The last couple of days, it has finally been warm enough for me to leave the building without my coat! To take advantage of yesterday’s fine weather, the Lady and I paid a visit to Madison Square Park. Located just north of the famous Flatiron Building, this park is usually suffused with the smell of grilled hamburgers from the original Shake Shack (the Lady says she remembers when Shake Shack was just a hot-dog cart in this park). But with the restaurant closed for renovations, the air was crisp and hamburger-free for our visit. Continue reading
The fifth day of the month means it’s time for my 5 Favorite New Yorkers.
As always, choices are based on this dog’s opinion of each candidate’s dog friendliness, animal advocacy, good-eggishness, and general New Yorkitude. Honorees may be humans, animals, or institutions.
In no particular order and without further ado…
It’s that time again! Today, I present my 5 Favorite New Yorkers of February. The fact that this month is shorter than the others doesn’t mean it is any less of an honor to be chosen.
These choices are based on this dog’s opinion of each candidate’s dog friendliness, animal advocacy, good-eggishness, and general New Yorkitude. Honorees may be humans, animals, or institutions.
In no particular order and without further ado…
BELLY-RUB POTENTIAL: 3 out of 4
My People and I have different notions of what “running” means. The Lady’s concept of running is going straight from point A to point B without stopping to look at or smell anything. I don’t think She truly enjoys running, but it is exercise, and it is free, so She does it now and then.
In the early days of our relationship, I used to try to accompany Her, thinking that maybe I could teach her to enjoy running more. Unfortunately, she did not go fast enough for me and proved unable to adapt to my program: Continue reading
After all that panic, we really did not get that much snow in the city. As you can see, I was able to take my morning constitutional without risk of being buried in a 3-foot snowbank. But I suppose it is better to be safe than sorry. It seems that Massachusetts is bearing the brunt of the storm along with possible flooding.
The streets were very quiet this morning, with only my fellow dogs and their humans out and very few vehicles on the avenues. I was able to walk down the middle of the empty streets. It’s still quite cold and windy, so I’ll be inside most of the day.
Meanwhile, I was interested to hear about how scientists are paying more attention to examples of cross-species animal friendships. The article, from the New York Times, includes a charming video compilation of pig-cat, goat-donkey, dog-cheetah, and many other unlikely friendships.
Is this cross-species harmony a harbinger of a new development in animal behavior? As the article points out, these relationships all occur in “human-controlled environments,” not in the wild, so any scientist human studying them must consider that context.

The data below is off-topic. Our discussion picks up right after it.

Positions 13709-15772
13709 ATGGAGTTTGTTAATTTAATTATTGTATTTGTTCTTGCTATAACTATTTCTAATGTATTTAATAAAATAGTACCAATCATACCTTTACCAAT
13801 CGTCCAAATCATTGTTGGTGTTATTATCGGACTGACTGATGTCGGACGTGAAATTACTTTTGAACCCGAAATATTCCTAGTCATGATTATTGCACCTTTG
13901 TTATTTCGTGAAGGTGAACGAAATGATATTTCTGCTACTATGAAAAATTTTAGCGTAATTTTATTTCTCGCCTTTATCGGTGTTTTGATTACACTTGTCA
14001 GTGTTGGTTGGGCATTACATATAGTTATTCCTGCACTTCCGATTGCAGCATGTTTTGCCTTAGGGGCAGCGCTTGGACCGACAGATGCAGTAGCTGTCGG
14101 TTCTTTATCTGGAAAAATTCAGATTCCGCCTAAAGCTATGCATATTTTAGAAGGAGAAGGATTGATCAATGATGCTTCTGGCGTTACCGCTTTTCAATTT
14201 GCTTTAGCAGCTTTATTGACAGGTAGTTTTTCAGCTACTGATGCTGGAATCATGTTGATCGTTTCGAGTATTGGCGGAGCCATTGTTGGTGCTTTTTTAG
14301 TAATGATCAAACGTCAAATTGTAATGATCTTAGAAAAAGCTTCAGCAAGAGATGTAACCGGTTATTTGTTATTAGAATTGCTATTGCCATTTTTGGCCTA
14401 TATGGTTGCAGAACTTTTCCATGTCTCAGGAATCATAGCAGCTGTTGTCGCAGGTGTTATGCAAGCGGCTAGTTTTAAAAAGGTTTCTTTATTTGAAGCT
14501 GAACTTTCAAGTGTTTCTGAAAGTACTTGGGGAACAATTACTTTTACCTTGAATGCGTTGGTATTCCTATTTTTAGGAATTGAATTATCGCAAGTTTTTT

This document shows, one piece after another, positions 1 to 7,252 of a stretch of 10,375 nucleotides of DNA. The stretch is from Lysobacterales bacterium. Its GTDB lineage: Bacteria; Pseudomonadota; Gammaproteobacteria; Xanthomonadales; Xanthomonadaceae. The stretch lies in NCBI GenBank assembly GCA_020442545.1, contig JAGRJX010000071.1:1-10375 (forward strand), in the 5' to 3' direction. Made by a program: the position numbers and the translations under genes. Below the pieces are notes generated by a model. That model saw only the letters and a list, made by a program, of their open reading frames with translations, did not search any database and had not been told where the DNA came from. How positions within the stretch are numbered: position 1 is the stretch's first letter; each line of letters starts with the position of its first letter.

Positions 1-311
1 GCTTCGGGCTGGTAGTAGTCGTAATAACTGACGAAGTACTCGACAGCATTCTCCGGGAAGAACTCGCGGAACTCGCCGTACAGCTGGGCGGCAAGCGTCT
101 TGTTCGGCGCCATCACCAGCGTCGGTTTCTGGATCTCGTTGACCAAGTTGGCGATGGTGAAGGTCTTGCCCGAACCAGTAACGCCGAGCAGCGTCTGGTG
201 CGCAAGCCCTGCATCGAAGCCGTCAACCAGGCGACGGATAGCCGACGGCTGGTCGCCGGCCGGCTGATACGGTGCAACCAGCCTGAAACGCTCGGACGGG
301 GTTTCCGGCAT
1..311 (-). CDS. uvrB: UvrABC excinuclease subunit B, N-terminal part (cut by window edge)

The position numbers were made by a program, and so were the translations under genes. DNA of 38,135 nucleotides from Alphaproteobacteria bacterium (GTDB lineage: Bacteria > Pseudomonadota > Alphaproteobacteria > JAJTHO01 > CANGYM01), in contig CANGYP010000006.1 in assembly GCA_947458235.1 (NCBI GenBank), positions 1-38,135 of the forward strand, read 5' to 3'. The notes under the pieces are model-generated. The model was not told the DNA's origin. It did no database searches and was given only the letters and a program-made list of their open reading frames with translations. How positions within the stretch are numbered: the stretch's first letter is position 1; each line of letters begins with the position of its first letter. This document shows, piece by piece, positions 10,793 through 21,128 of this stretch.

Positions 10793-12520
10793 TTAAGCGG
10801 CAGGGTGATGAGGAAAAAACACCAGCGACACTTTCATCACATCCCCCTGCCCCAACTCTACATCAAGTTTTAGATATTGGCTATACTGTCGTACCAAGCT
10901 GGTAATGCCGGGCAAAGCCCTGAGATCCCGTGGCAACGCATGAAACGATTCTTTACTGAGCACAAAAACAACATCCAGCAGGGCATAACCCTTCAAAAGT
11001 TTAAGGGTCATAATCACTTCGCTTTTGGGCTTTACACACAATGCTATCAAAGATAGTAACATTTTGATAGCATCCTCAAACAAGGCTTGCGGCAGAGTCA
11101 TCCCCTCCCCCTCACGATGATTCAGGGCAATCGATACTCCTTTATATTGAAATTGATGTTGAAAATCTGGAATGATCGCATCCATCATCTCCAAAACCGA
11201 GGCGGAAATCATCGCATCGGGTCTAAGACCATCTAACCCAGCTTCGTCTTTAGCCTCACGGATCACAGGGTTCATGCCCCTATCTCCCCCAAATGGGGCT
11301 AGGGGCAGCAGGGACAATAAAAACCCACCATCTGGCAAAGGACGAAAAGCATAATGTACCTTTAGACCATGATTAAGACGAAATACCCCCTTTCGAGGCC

It is not too easy for me to strike up relationships with other species, as there are not many opportunities for me to befriend a donkey or a cheetah in Manhattan. So far, my only friends are other dogs and humans. Perhaps I can find a kindred spirit among the rat population of New York.
Readers, do your animal companions have friends of different species?
The northeastern U.S.A. is bracing itself for a big snowstorm. It’s already snowing as of this morning here in New York, and the meteorologist humans predict we will have from 1-2 feet of snow. This is a good time to remind you that I am only 13 inches tall. Although I have a rather large vocabulary for a dog, I simply do not have words to express my trepidation about what may greet me when I step outside tomorrow morning.
I miss my People when they are gone—not only because I can’t reach the treat jar by myself, but maybe because I’ve already been given up once. I will always harbor a fear of abandonment, though it has diminished a little over time. Still, when they leave me alone, I am less likely to go to my Cozy Cave than I am to curl up on an article of clothing they’ve left lying around.
The Lady tells me the Cozy Cave cost a lot, while the sweatshirt was a free gift that came with her checking account. But the sweatshirt smells of Her (as the Guy’s gym shirts smell of Him), and that makes me feel safer when I’m here alone and the fear of being left forever threatens to overcome me. At such times, these ordinary things comfort me a lot more than my expensive dog bed.
Earlier, I posted this picture and asked if you could identify the memorial in New York where it was taken.
When it’s winter in New York, it often feels colder than the actual temperature, because our humans can’t just rush to their cars and turn on the heater. They actually have to walk for blocks with the frigid wind coming in off the river and the canyons of tall buildings creating wind tunnels that and make their eyes water.
It was pretty cold last week, so our usual long walks were curtailed, and I didn’t get to explore the city as much as I usually do. Instead, I retreated to my Cozy Cave, emerging occasionally for some indoor exercise with my toys or with the tennis ball game (if you haven’t seen that post and you need a new indoor game for rainy days, you may find it pertinent).
But last Thursday, we had a respite from the dreary weather. It was still chilly, but at least the sun was bright and skies were clear. The Lady and I took the opportunity to take some outdoor exercise and paid a visit to the Chelsea Waterside Dog Run. Continue reading